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What should we make of recent developments on the China-New Zealand trade front? Tracey Epps reviews the situation and highlights the factors that play to New Zealand’s strengths.

A Chinese proverb says: “When purposes agree the most hostile grow friendly; when they disagree near relatives become enemies”.[1]  If recent media reports are anything to go by, New Zealand and China may now be undergoing a divergence in purpose. 

Since the decision to turn down Spark’s proposed use of Huawei equipment in its new 5G network, the headlines have been dramatic – “New Cold War: China-NZ relationship rapidly deteriorating”[2]; “China, New Zealand links sink to new low: PM Jacinda Ardern’s visit put on hold, tourism project postponed”[3]; “Huawei or the highway? The bill comes due for New Zealand’s relationship with China”[4], and “Sanford reports China export issues amid search for signs of ‘payback’”.[5]

Amid all this noise, New Zealand exporters could be forgiven for second-guessing their strategies for expansion into China and contemplating other markets instead.  After all, is it worth investing in a brand strategy targeted at China if your goods are going to be held up at the border, or made subject in China to a media campaign warning Chinese consumers off New Zealand products?

Certainly New Zealand’s relationship with China is not straightforward.  There have been recent incidents (such as the turning back of an Air New Zealand flight en route to Shanghai and the postponement of the launch of the 2019 China-New Zealand Year of Tourism in Wellington) that could be interpreted as a signal of something deeper. 

But while it is important for export businesses to be aware of the political currents swirling between New Zealand and China, they should recognise that there will always be some ebb and flow in our relations with a country as large and complex as China and remember the enormous potential of the Chinese market – not just on the eastern seaboard, but in other regions too.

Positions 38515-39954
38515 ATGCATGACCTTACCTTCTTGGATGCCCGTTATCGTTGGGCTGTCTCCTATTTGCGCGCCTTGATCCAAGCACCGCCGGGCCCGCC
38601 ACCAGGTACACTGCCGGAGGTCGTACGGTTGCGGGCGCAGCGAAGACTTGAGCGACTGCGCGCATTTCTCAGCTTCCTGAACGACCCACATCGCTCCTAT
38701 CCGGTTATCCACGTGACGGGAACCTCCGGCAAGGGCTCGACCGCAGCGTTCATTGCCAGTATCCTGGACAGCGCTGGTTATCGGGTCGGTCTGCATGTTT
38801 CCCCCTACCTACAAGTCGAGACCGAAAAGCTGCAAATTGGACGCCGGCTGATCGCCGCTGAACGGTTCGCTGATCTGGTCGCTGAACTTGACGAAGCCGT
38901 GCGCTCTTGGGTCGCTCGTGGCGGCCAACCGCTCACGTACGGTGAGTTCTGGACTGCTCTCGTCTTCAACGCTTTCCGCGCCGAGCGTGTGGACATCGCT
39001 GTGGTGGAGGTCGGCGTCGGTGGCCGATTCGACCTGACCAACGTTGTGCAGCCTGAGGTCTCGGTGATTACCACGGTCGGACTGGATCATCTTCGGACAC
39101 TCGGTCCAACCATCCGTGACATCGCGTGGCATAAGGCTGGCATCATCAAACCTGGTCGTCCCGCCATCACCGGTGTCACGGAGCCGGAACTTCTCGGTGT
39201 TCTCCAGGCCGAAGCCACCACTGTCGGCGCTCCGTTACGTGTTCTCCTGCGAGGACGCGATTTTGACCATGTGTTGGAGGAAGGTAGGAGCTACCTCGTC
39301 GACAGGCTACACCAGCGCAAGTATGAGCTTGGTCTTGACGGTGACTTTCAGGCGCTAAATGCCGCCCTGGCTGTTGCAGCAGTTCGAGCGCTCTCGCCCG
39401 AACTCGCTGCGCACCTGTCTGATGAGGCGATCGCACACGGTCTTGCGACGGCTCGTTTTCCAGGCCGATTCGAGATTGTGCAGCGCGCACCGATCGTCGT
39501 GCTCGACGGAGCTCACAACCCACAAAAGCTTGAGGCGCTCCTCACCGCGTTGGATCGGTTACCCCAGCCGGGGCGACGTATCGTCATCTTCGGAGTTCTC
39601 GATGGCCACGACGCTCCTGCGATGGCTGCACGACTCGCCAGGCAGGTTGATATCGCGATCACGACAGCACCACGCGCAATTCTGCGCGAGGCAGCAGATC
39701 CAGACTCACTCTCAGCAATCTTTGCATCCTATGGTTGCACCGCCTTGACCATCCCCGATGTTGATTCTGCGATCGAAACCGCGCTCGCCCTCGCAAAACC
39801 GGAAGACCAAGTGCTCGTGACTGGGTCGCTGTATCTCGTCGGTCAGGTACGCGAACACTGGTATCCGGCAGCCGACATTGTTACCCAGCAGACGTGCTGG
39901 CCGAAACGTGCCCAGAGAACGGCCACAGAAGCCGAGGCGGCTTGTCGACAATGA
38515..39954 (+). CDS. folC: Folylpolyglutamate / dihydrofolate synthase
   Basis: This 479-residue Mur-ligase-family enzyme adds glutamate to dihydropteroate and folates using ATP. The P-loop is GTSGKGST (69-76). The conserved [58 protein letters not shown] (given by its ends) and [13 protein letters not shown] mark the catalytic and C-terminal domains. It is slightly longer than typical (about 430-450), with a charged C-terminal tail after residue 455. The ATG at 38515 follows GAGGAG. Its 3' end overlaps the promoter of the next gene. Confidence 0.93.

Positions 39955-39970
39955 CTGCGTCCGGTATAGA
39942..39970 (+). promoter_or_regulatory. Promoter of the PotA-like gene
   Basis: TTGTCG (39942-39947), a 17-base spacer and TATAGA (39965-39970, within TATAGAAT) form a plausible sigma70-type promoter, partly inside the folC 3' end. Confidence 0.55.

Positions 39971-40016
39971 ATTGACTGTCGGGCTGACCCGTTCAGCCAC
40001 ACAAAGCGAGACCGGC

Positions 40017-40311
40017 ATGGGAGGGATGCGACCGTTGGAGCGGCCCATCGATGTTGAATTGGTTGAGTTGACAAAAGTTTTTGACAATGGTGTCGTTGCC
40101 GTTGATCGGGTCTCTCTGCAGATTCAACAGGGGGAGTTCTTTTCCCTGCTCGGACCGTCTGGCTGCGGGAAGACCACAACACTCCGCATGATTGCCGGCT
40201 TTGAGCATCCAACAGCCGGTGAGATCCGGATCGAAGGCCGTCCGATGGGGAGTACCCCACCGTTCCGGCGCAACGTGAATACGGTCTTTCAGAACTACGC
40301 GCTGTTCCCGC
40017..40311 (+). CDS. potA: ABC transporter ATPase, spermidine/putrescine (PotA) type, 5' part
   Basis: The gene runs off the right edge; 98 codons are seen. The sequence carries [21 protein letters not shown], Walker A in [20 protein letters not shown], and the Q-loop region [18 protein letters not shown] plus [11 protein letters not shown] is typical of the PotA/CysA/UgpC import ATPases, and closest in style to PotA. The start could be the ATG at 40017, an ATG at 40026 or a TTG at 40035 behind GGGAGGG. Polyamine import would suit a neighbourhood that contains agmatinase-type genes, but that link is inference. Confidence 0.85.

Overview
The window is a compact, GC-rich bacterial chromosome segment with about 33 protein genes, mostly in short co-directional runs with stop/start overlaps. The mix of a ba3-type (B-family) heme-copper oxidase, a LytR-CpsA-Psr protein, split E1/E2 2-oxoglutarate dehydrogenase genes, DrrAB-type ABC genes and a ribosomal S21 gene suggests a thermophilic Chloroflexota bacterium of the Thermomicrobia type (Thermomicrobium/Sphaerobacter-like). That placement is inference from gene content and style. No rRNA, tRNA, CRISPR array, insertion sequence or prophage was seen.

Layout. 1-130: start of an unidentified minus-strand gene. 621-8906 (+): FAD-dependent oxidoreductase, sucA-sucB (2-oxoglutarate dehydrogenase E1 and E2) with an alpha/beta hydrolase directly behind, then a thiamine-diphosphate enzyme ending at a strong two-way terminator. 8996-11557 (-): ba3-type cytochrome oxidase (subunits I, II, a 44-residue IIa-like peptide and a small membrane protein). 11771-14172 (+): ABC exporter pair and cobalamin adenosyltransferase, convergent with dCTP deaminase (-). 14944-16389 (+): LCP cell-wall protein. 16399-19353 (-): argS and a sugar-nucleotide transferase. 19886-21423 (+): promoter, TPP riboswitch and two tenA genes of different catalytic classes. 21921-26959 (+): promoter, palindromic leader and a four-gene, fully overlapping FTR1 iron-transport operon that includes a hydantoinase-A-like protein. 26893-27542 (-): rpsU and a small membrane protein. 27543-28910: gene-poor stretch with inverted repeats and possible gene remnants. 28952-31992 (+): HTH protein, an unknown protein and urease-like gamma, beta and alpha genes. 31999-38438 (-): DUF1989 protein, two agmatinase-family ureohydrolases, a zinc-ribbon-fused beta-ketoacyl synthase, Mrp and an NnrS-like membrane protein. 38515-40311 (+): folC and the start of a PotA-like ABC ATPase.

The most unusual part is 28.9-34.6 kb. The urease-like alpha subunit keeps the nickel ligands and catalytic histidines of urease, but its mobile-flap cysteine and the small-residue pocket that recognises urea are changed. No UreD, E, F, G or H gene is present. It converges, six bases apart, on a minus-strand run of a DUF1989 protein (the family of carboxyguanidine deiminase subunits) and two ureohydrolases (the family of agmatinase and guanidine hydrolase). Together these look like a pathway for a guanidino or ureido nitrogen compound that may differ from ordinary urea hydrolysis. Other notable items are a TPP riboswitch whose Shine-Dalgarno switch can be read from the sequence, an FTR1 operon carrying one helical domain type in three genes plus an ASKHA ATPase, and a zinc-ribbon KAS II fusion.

That potential exists not just because of the huge size of the Chinese market (which is still growing, despite some slowdown of late) but also because of shared purposes.  China has an influential and changing demographic which wants the types of products and services that New Zealand can provide to live the kinds of lives they want to live.

China’s ‘Generation Z’ (born between 1998 and 2016) accounts for 15 percent of all household spending, the highest proportion of any country.[6]  A recent survey into Gen-Z’s spending habits found that, while price and quality are important, they place a higher value on factors such as style, sustainability, uniqueness and (in the case of food) curation.  And they attach high importance to a brand’s ethics. 

Almost a fifth of Gen Z survey respondents strongly agreed that they “would rather spend money on experiences than products”.[1]

All of this plays to New Zealand’s strengths, as we can offer experiences (through tourism); unique New Zealand-made designs; and healthy, fresh and safe food and beverages. 

Success in the Chinese market will depend on many things, not least having a strong brand, doing careful market research, and being aware of commercial and legal risks. 

More broadly, the disruption and angst caused by the US-China trade wars, and the inevitable bumps in the road in the bilateral relationship, both speak to the importance of building strong relationships in China – with distributors/agents, local communities and consumers. 

Tracey Epps is a trade law consultant with Chapman

[1]      From A Collection of Chinese Proverbs, Translated and Arranged by William Scarborough (Shanghai: American Presbyterian Mission Press, 1875).

Glenn Baker

Glenn is a professional writer/editor with 50-plus years’ experience across radio, television and magazine publishing.


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